The latest Pérez-Llorca/IE Chair on Commercial Law event, jointly organised with the North American firm Skadden, Arps, Slate, Meagher & Flom, covered the M&A sector’s current situation and, in particular, the main trends which are emerging in the M&A sector as a consequence of COVID-19. The session was opened and moderated by Sara Sánchez, doctor in law, researcher and professor at IE University. Speakers at the event included Pedro Marques da Gama, partner at Pérez-Llorca, and Paola Lozano, partner at Skadden, Arps, Slate, Meagher & Flom, based in New York.
Sara Sánchez began the session by considering the consequences of the COVID-19 crisis, asking the speakers about the impact it will have when structuring M&A transactions and looking for capital injections.
Next up, Pedro Marques da Gama and Paola Lozano began analysing the current situation of M&A transactions in Spain, the United States and Latin America, agreeing that the health crisis has reduced both the number of M&A transactions and their value. Equally, they indicated that the tourism and transport sectors, among others, have suffered a greater impact, meaning that the effect on the economy is uneven.
Likewise, both speakers explained the importance of contractual and legal mechanisms such as force majeure and rebuc sic stantibus clauses. In the face of exceptional situations, these clauses may, under certain circumstances, allow a party not to close a contract on the grounds that performance has been impossible. The Pérez-Llorca partner signalled that these types of clauses are especially important at the moment, due to the fact that, in Spain, they open the possibility that parties to a contract may avoid performing it in the event that it becomes impossible for some reason, such as circumstances arising from COVID-19. In this regard, special reference was made to the doctrine of rebus sic stantibus, which has already been addressed in other Pérez-Llorca/IE Chair on Commercial Law seminars. Paola Lozano also analysed the material adverse effect or MAC/MAE clauses in North American jurisdiction and the difficulty they present when regulating a situation as extraordinary as the COVID-19 crisis. Among other issues, she explained the elements that the New York courts would evaluate to determine the rights of the parties and the assignation of risk between them.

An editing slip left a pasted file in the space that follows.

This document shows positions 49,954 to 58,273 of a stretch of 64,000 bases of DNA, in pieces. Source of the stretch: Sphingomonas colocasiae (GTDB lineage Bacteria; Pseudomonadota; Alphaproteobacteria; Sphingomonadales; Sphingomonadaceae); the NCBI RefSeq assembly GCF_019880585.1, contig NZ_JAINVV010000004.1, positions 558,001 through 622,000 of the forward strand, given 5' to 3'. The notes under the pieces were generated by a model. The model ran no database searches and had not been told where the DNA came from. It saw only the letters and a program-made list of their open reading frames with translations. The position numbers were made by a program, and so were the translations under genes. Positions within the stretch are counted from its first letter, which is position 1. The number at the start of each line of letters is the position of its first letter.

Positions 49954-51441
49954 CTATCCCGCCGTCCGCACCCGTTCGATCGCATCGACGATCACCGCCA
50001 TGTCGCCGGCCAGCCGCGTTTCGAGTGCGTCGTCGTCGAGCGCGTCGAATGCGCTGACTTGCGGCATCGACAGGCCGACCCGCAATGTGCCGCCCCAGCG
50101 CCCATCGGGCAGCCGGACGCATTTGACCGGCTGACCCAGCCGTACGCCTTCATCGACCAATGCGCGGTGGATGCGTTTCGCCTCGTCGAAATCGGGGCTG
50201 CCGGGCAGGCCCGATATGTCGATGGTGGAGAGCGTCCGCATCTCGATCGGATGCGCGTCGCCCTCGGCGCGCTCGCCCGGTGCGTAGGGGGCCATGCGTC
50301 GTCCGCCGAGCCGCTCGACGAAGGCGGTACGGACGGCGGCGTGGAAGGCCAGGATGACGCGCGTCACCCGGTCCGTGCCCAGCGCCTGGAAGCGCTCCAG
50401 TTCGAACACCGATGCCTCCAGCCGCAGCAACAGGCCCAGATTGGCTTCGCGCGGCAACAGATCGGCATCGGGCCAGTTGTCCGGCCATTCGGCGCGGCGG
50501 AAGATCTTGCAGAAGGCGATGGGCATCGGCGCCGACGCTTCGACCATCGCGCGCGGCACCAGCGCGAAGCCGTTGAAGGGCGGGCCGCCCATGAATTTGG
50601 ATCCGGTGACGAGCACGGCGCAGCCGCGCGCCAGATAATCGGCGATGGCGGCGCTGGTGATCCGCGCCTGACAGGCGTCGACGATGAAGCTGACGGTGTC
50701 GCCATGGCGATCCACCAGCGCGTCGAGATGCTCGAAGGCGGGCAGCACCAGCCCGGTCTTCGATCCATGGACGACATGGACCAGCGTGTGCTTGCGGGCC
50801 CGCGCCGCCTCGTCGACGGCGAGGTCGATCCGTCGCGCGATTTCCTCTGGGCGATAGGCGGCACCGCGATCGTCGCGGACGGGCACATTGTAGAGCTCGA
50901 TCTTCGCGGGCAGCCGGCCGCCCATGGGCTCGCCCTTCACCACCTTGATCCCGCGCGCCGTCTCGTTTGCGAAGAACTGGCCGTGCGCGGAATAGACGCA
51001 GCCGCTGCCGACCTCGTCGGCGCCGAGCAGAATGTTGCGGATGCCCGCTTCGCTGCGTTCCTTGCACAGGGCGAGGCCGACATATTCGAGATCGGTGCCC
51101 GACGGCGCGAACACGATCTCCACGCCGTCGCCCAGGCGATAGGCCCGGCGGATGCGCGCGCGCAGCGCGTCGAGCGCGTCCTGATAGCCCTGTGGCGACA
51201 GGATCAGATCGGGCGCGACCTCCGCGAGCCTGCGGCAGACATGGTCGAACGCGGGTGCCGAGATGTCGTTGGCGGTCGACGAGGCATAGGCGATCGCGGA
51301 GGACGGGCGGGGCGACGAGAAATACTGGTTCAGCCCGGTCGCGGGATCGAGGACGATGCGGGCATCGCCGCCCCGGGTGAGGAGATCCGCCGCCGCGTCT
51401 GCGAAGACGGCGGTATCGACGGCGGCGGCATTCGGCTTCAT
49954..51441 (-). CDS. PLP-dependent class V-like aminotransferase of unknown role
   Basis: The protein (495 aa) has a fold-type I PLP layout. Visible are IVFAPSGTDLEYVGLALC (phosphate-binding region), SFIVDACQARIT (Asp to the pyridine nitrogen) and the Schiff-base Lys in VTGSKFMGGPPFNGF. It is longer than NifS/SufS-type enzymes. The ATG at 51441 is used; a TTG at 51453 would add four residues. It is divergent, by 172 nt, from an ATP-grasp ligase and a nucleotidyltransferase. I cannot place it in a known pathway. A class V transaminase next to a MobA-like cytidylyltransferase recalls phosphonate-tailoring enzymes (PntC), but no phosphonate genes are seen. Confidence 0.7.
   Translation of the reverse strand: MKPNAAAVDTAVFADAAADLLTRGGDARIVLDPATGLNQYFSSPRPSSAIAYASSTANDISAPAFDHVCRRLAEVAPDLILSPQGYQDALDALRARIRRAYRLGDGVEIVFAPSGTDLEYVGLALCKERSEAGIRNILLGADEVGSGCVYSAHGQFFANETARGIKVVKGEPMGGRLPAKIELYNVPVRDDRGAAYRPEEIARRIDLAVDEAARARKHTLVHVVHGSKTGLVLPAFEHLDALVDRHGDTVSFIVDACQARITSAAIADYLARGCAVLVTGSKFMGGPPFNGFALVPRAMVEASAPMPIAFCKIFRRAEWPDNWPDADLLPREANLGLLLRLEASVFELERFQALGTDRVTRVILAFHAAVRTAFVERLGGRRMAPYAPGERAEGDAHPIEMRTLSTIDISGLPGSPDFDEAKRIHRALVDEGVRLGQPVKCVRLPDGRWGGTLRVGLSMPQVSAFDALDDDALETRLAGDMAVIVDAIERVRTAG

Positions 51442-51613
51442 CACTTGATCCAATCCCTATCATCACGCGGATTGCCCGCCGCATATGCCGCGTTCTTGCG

Next, both partners went into depth about the new opportunities that the health crisis has created and may continue to create in the near future. In this context, they noted that, in times of crisis, there are a large number of investors on the hunt for companies with liquidity problems in order to access their share capital at a lower rate. Some of the most popular forms of investment in these cases include debt that can be converted into equity and differing forms of value such as earn-outs and post-closure price adjustments. In this way, companies gain an injection of liquidity that allows them to overcome the current crisis and the investing companies obtain access to shareholders, with a relatively controlled risk.
In relation to this point, Lozano emphasised that the current crisis is not financial. That is, banks are not currently seriously affected by the crisis. However, he explained that, should the current crisis extend indefinitely, the most logical consequence would be financial institutions finding themselves affected by it. Lastly, the partner indicated that another structure that investors are currently using to contend with the uncertainty is the creation of joint ventures or similar vehicles, which allow them to safeguard liquidity and not compromise the capital structure, while also expanding their platforms and penetration through strategic alliances.
The event ended with a Q&A session directed by Sara Sánchez in which the speakers responded to questions asked by the attendees.